By Andrew Owen, Indiana University Health
The Office of Civil Rights (OCR) has announced that it will lift certain penalties associated with HIPAA noncompliance to allow Community Based Testing Sites (CBTS) during the COVID 19 pandemic.
In an announcement made late last week, OCR through the Department of Health and Human Services (HHS) informed the public that, “[a]s a matter of enforcement discretion….OCR will not impose penalties for noncompliance with the regulatory requirements under the HIPAA Rules against covered health care providers or their business associates in connection with the good faith participation in the operation of a COVID-19 Community Based Testing Site during the COVID 19 nationwide public health emergency.” This change in policy will have retroactive effect to March 13, 2020 and will remain in effect until HHS declares that the COVID-19 public health emergency is no longer in place.
While OCR is laxing its enforcement authority on covered entities and business associates who are participating in CBTS, providers are still required to implement reasonable safeguards when operating CBTS. Those reasonable safeguards include:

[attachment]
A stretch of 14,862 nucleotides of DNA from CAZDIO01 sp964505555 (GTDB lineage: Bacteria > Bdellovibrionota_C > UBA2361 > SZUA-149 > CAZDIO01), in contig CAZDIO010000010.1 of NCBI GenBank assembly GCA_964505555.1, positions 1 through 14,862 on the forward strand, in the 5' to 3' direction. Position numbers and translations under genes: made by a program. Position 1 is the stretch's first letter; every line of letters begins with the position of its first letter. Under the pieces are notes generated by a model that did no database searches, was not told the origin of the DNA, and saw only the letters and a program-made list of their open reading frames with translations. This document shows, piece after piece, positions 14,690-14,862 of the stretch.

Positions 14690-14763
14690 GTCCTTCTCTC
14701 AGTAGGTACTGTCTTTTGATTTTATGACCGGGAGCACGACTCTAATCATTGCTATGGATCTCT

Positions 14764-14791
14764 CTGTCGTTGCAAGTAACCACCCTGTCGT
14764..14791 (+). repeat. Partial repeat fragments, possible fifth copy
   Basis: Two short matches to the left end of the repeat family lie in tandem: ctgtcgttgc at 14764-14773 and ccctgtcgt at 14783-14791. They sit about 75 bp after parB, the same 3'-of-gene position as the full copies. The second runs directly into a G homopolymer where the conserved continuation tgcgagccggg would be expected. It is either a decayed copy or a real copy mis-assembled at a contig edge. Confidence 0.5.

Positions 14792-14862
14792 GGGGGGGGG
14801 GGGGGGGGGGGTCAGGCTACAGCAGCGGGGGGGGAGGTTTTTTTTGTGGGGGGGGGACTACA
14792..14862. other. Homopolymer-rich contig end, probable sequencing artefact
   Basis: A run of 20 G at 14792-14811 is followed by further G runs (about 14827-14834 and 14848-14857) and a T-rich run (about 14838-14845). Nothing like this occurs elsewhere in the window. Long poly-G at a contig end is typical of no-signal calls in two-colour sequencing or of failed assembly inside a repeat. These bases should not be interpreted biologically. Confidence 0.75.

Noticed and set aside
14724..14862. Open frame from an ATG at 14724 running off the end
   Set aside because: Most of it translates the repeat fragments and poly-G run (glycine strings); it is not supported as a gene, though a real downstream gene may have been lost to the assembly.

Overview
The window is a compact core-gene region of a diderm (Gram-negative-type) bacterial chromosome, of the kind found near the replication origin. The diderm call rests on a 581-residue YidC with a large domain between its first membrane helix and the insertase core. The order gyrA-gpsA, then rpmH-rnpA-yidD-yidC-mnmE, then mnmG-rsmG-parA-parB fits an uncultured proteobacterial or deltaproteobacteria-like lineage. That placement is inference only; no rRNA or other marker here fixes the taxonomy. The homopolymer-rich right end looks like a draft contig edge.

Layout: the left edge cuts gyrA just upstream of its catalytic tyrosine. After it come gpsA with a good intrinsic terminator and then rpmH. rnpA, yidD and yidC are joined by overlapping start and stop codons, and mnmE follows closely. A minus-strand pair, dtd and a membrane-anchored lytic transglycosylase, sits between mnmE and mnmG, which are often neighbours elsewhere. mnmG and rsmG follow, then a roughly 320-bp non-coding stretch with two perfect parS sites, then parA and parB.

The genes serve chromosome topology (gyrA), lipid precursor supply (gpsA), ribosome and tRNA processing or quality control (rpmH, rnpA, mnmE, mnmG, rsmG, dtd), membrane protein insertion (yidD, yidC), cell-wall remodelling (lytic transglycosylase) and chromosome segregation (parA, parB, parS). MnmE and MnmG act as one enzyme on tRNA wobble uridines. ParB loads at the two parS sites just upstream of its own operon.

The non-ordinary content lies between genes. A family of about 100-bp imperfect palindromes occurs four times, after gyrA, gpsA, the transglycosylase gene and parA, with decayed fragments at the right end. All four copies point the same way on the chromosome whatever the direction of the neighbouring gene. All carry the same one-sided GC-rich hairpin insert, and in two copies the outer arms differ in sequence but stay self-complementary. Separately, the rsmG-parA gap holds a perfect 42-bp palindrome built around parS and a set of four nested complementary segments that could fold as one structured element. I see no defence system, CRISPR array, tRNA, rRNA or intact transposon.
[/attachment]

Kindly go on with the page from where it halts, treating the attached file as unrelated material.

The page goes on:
- Only using or disclosing the minimum PHI as necessary;
- Setting up canopies at the CBTS to provide some level of privacy to patients while samples are collected;
- Limiting traffic around the CBTS to create adequate distance at the point of service for a patient to minimize the possibility of an individual to see or overhear patient interactions;
- Establishing “buffer zones” to prevent members of the public or media the ability to observe or film patients while receiving screenings at CBTS. HHS specifically identifies posting signs prohibiting filming around a CBTS.
- Using secure technology to store, record, and transmit ePHI at CBTS.
- Either post a Notice of Privacy Practice (NPP) on site, or information on how to find the NPP online.
This discretionary lift on penalties for HIPAA noncompliance for CBTS during the COVID 19 pandemic is just the most recent instance of HHS and OCR understanding that health providers need more options to adequately care for their patients during this unprecedented time. For more information on HIPAA, Civil Rights, and HHS/OCR’s response to COVID-19, please check out their webpage. We can expect to see more waivers like this, not only in HIPAA but also in other areas of health law, as we move deeper and deeper into this pandemic.
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